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Cardiovascular Tests & Treatments

The following tests and treatments are some of the most common offered by a cardiologist. A cardiologist can offer many other advanced tests and treatments for a wide range of medical problems. If you have questions about specific tests or treatments not listed here, please call (708) 660-INFO (4636) to find a doctor that can help you.

  • Angiogram: An X-ray exam of the blood vessels diagnoses blockages, narrowing or other blood vessel problems.
  • Angioplasty: A minimally invasive procedure in which a balloon is used to open a heart artery that is completely or mostly clogged.
  • Cardiac catheterization: A minimally invasive procedure in which a catheter is inserted into a blood vessel in the arm, groin, or neck and threaded to the heart.
  • Coronary stenting: A minimally invasive procedure in which a small stainless steel tube is inserted into the heart artery to keep it open.
  • Coronary thrombectomy: A minimally invasive procedure using a small suction tube to remove clots in heart arteries.
  • Dobutamine stress echocardiography: An intravenous medication increases the heart rate to a target level prior to imaging the heart with echocardiogram.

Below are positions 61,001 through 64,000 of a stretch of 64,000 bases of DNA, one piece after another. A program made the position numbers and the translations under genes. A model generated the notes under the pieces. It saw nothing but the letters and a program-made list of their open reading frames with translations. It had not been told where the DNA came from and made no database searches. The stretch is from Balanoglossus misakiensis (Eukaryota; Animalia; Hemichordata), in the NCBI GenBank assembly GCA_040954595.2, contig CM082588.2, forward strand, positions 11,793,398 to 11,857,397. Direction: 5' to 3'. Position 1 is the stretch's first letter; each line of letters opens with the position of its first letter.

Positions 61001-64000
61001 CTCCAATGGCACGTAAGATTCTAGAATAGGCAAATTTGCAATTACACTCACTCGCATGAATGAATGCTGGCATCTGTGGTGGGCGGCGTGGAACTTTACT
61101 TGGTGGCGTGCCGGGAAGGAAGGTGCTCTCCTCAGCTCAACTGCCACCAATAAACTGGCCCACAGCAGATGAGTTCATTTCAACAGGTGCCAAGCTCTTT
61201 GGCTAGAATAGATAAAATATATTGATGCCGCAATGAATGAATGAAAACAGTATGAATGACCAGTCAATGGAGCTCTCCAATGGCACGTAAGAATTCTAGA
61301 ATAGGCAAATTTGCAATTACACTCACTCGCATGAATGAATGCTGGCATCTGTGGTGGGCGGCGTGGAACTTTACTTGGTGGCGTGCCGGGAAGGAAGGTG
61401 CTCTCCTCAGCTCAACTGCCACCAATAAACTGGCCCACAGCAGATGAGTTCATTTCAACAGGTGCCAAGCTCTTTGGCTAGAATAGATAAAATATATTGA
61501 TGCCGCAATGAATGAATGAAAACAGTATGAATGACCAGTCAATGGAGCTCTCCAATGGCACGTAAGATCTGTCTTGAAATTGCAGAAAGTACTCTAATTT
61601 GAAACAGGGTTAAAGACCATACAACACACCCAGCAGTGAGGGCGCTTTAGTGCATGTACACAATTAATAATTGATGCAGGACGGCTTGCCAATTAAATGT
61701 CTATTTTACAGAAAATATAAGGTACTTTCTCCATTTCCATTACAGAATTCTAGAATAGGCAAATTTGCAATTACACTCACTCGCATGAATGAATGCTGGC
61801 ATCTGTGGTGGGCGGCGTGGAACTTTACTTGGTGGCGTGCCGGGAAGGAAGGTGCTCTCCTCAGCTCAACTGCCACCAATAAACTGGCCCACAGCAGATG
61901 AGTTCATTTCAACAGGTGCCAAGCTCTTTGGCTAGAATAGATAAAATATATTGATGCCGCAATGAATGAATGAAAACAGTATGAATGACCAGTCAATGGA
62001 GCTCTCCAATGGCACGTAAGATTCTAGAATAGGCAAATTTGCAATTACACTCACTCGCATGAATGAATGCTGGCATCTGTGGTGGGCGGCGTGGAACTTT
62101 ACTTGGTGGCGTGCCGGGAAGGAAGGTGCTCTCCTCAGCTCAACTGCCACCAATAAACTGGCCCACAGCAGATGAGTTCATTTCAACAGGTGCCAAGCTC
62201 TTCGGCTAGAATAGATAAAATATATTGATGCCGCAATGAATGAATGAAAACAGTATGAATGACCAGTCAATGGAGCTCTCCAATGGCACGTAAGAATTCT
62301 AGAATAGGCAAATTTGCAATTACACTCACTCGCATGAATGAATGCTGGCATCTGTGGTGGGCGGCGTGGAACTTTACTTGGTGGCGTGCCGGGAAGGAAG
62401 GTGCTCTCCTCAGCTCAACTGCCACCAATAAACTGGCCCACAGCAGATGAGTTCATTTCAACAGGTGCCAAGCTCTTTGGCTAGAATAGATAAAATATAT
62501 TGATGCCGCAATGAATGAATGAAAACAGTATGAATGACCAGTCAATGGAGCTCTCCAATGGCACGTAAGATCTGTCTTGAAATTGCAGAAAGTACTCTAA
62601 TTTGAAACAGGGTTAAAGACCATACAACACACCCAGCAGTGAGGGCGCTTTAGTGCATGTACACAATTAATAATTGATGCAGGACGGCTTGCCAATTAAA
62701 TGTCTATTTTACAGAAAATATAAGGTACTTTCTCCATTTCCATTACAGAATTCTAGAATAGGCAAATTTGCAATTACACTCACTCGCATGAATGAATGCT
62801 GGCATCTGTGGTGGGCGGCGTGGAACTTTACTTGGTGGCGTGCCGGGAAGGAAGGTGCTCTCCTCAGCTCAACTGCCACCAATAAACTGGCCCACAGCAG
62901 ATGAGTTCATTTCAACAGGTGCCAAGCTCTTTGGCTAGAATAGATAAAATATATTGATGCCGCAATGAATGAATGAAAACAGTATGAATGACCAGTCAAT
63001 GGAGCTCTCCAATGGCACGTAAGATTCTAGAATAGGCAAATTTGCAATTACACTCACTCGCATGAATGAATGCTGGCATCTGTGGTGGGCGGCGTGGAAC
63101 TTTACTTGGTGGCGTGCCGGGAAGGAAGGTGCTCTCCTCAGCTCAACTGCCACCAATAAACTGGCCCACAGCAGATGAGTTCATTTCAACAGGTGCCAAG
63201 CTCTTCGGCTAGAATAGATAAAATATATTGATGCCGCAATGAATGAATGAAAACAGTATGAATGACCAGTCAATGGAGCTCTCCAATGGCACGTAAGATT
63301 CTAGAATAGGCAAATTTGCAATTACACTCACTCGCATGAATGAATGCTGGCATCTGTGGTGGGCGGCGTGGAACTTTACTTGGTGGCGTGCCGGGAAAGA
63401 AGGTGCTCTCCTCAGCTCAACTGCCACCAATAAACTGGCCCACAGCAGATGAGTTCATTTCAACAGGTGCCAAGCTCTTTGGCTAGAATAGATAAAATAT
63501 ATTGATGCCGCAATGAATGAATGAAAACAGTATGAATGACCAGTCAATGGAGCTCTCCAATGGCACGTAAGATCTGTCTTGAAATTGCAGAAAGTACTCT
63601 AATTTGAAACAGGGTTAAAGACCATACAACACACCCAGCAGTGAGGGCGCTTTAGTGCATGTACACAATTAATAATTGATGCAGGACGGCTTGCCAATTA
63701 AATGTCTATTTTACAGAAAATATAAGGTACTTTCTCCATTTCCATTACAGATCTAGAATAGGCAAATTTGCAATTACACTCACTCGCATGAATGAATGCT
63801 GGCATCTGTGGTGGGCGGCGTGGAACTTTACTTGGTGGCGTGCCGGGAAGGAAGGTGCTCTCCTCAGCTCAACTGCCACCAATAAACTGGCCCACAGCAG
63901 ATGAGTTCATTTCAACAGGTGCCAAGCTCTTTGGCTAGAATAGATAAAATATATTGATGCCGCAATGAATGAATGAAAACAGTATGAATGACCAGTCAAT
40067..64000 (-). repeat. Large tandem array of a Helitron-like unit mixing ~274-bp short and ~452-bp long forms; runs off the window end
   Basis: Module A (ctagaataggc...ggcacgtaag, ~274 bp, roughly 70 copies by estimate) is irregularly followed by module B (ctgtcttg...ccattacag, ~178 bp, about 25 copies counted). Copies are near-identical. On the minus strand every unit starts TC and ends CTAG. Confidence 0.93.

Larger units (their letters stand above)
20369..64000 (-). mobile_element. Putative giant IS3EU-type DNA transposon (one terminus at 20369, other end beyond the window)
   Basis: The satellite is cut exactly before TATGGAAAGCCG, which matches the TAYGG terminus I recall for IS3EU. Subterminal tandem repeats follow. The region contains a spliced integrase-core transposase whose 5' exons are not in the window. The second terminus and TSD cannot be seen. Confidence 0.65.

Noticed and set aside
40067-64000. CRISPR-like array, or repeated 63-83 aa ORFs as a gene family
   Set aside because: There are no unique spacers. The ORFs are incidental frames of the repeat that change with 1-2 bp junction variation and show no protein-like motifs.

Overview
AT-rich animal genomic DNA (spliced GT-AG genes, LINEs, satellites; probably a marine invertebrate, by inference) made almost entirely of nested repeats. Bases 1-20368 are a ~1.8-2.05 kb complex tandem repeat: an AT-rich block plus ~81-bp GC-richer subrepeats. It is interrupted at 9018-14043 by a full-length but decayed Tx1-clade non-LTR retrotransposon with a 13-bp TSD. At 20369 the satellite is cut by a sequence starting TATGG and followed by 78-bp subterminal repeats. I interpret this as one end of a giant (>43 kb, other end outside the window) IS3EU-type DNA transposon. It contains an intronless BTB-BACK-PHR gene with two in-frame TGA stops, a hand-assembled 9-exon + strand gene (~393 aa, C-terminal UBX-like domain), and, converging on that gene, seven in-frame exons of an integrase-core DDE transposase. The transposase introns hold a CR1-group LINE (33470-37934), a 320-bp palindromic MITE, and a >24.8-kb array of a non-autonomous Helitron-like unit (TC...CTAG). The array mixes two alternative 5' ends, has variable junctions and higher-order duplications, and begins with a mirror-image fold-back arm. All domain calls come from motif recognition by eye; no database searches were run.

• Echocardiogram: Sound wave impulses evaluate the heart structure and function.
  • Electrical cardioversion: A small electrical shock is applied through the chest wall to reset an irregular heartbeat.
  • Exercise electrocardiogram (ECG): A treadmill test monitors functional capacity, symptoms, ECG and blood pressure response to exertion.
  • Exercise nuclear stress testing: A small dose of a nuclear tracer shows blood flow to the heart before and after exercise.
  • Exercise stress echocardiography: Exercise testing is coupled with echocardiogram imaging of the heart to understand response to exercise.
  • Holter and event monitoring: A small portable electrocardiogram monitor is worn over a period of time to record heart rhythms and evaluate symptoms.
  • Pericardiocentesis: Excess fluid surrounding the heart is drained through a small tube inserted through the lower chest wall.
  • Permanent pacemaker: A device placed under the skin of the chest wall with leads connected through a vein in the upper chest to the upper and lower chambers of the heart (right atria and right ventricle) to provide a steady heart beat.
  • Pharmacologic nuclear stress testing: An intravenous medication used to dilate arteries or to speed up the heart rate prior to nuclear imaging of blood flow to the heart.
  • Placement of a loop recorder: A small electronic device implanted under the skin of the chest wall (without leads in the venous system) to remotely monitor heart beats over time to evaluate symptoms or abnormal heart rhythms.
  • Transesophageal echocardiogram: An ultrasound probe is advanced into the esophagus to give high resolution images of heart structures.